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Diane Arbus: Revelations (英語) ハードカバー – 2003/9/30
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Diane Arbus redefined the concerns and the range of the art she practiced. Her bold subject matter and photographic approach have established her preeminence in the world of the visual arts. Her gift for rendering strange those things we consider most familiar, and uncovering the familiar within the exotic, enlarges our understanding of ourselves.
Diane Arbus Revelations affords the first opportunity to explore the origins, scope, and aspirations of what is a wholly original force in photography. Arbus’s frank treatment of her subjects and her faith in the intrinsic power of the medium have produced a body of work that is often shocking in its purity, in its steadfast celebration of things as they are. Presenting many of her lesser-known or previously unpublished photographs in the context of the iconic images reveals a subtle yet persistent view of the world.
The book reproduces two hundred full-page duotones of Diane Arbus photographs spanning her entire career, many of them never before seen. It also includes an essay, “The Question of Belief,” by Sandra S. Phillips, senior curator of photography at the San Francisco Museum of Modern Art, and “In the Darkroom,” a discussion of Arbus’s printing techniques by Neil Selkirk, the only person authorized to print her photographs since her death. A 104-page Chronology by Elisabeth Sussman, guest curator of the San Francisco Museum of Modern Art show, and Doon Arbus, the artist’s eldest daughter, illustrated by more than three hundred additional images and composed mainly of previously unpublished excerpts from the artist’s letters, notebooks, and other writings, amounts to a kind of autobiography. An Afterword by Doon Arbus precedes biographical entries on the photographer’s friends and colleagues by Jeff L. Rosenheim, associate curator of photographs at The Metropolitan Museum of Art. These texts help illuminate the meaning of Diane Arbus’s controversial and astonishing vision.
I want to photograph the considerable ceremonies of our present because we tend while living here and now to perceive only what is random and barren and formless about it. While we regret that the present is not like the past and despair of its ever becoming the future, its innumerable inscrutable habits lie in wait for their meaning...These are our symptoms and our monuments. I want simply to save them, for what is ceremonious and curious and commonplace will be legendary.
Diane Arbus–born Diane Nemerov in New York City in 1923–first began taking pictures in the early 1940s following her marriage to Allan Arbus. She studied photography with Berenice Abbott, Alexey Brodovitch, and Lisette Model. Her first published photographs appeared in Esquire in 1960. Over the next ten years her work continued to appear in Esquire, Harper’s Bazaar, and other magazines.
In 1963 and 1966 she was awarded John Simon Guggenheim Fellowships. She was one of three photographers whose work was the focus of New Documents, a 1967 exhibition at The Museum of Modern Art. In 1970 Arbus made a portfolio of prints entitled A box of ten photographs, which was to be the first of a series of similar limited editions of her work. She taught photography in the late sixties at Parsons School of Design, Rhode Island School of Design, and Cooper Union, and, in 1971, gave a private master class at the artists’ cooperative where she lived.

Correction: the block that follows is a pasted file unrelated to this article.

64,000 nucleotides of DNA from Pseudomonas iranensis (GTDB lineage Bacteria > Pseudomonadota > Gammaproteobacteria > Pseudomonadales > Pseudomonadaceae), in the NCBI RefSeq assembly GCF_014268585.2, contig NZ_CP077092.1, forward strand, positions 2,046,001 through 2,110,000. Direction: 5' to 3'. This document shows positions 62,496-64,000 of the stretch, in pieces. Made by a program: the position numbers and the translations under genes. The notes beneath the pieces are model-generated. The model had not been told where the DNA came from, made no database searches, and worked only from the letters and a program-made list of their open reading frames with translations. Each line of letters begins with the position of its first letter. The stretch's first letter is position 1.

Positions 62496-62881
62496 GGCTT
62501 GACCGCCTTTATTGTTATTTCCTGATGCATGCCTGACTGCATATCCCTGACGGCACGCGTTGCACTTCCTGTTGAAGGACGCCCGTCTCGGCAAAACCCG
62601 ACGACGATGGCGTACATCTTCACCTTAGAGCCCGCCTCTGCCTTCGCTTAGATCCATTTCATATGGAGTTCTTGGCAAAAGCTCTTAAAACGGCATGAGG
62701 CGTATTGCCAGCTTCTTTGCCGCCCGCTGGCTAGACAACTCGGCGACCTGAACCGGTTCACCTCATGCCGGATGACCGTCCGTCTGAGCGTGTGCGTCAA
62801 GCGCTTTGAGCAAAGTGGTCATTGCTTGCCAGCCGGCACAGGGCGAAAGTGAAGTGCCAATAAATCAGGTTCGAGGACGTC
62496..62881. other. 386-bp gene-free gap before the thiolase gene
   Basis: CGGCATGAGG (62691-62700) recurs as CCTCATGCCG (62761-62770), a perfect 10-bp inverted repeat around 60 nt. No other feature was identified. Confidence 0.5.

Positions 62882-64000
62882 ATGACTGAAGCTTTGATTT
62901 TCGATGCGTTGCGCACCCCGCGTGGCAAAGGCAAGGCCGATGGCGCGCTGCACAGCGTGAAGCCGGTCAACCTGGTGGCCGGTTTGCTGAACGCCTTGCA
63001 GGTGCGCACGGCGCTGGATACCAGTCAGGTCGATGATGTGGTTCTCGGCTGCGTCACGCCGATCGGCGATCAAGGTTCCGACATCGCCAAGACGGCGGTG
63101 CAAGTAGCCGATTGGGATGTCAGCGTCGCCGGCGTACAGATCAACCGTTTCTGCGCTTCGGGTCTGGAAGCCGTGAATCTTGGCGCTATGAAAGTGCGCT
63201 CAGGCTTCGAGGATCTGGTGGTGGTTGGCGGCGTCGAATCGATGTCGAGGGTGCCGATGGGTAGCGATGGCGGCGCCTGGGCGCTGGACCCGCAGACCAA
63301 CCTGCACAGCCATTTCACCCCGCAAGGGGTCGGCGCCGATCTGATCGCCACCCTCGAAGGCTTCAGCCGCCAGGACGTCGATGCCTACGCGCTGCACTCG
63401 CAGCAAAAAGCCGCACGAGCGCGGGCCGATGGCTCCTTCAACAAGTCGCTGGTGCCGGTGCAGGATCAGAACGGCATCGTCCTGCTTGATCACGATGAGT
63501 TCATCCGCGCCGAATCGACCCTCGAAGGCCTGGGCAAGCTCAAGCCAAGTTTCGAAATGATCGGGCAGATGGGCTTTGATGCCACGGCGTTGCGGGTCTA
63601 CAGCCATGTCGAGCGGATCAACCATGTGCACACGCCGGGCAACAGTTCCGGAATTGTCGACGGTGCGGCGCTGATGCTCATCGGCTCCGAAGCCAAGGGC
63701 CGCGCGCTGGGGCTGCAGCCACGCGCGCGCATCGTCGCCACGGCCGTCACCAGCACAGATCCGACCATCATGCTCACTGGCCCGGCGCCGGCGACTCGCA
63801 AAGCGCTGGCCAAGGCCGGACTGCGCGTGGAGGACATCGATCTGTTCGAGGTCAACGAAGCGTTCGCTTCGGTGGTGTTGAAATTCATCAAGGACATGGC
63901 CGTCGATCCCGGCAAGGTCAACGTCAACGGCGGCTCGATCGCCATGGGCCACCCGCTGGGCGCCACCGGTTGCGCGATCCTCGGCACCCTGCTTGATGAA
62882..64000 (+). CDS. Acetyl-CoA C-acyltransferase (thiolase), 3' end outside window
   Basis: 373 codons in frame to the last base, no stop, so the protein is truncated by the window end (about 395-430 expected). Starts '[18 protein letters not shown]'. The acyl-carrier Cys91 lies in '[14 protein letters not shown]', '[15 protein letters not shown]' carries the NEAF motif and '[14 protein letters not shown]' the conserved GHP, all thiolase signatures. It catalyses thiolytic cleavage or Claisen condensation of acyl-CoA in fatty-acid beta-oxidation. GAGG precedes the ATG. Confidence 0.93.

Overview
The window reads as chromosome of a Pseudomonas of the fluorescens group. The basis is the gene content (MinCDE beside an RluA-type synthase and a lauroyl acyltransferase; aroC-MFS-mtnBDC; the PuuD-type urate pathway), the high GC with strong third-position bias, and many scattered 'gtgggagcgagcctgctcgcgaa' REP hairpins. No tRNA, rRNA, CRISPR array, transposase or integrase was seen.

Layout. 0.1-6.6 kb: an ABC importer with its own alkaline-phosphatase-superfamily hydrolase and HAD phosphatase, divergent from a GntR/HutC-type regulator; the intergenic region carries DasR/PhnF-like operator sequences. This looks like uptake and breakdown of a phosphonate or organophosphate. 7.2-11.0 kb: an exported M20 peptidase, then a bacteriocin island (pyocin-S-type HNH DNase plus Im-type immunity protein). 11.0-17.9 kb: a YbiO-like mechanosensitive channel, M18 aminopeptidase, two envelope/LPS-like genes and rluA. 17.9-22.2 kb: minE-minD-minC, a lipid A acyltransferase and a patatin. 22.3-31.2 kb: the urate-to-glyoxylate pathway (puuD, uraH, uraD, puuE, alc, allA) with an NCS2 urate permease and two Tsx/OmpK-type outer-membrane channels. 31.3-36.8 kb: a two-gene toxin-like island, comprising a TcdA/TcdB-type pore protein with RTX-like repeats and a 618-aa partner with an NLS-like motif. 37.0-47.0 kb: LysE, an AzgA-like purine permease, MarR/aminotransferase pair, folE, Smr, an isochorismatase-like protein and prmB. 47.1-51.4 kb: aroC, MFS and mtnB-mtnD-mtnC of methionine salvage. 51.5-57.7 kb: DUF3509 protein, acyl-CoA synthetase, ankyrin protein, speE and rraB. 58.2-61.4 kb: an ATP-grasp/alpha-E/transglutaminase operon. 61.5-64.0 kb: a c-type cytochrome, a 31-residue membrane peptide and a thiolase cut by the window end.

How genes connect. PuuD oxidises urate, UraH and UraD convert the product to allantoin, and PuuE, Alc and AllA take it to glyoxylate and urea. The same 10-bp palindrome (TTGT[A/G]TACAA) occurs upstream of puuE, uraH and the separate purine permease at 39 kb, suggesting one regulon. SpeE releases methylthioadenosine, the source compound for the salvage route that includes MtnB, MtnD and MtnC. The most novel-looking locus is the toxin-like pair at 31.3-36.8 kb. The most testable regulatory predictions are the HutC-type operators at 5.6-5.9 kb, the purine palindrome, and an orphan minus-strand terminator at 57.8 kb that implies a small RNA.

A year after her death in 1971, her work was selected for inclusion at the Venice Biennale–the first work of an American photographer to be so honored. The Museum of Modern Art hosted a major retrospective that traveled throughout the United States and Canada from 1972 to 1975. The three books of her work, Diane Arbus: An Aperture Monograph (1972), Diane Arbus: Magazine Work (1984), and Untitled: Diane Arbus (1995), were published posthumously and have remained continuously in print. Diane Arbus Revelations, in conjunction with the first major international retrospective of her work in thirty years, is the only comprehensive and intimate study of this singularly daring photographic artist.
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The selection of her photographs is comprehensive and well organized as you would expect from her estate which owns them all. No doubt the Fraenkel Gallery near SFMOMA had a lot to do with the quality of the show and book. Read it before you attend the show and you will learn a lot even if you've never heard of her.
Coupled with the detailed chronology of her life, the images give a clear picture of a character which has been obscured by mythology and rumor for 30 years. I am not a fan of Diane Arbus (and certainly not a detractor) but I gained a lot of respect for her as an artist as I read her notes and quotes about her own work.
If you are looking for a biography of a brave young woman artist in the mid-twentieth century, this one is good. It is thorough and not editorialized with adjulation. The only gratuitious facts that I would have left out are the cold details of her death in the coroner's reports at the end of the book. Yet I get the impression this is the way she would have wanted it. This is the book she would have written. Absent some equal scholarship to the contrary, this is the truth about Diane Arbus.
Nor will I forget her self portrait, naked pregnant, in this latest volume. So much. So much. This is the volume Arbus lovers have been waiting for. Printed in Germany, beautifully bound, positively packed with images, diary entries, extracts from letters, comment. A bargain.
Like most brilliant artists, she was troubled and was not happy with her life. She took her life at a relatively young age, before she could see the modern world, reflected from her early photographs. It is a pity, but we are lucky to have the photographs of Diane Arbus live on.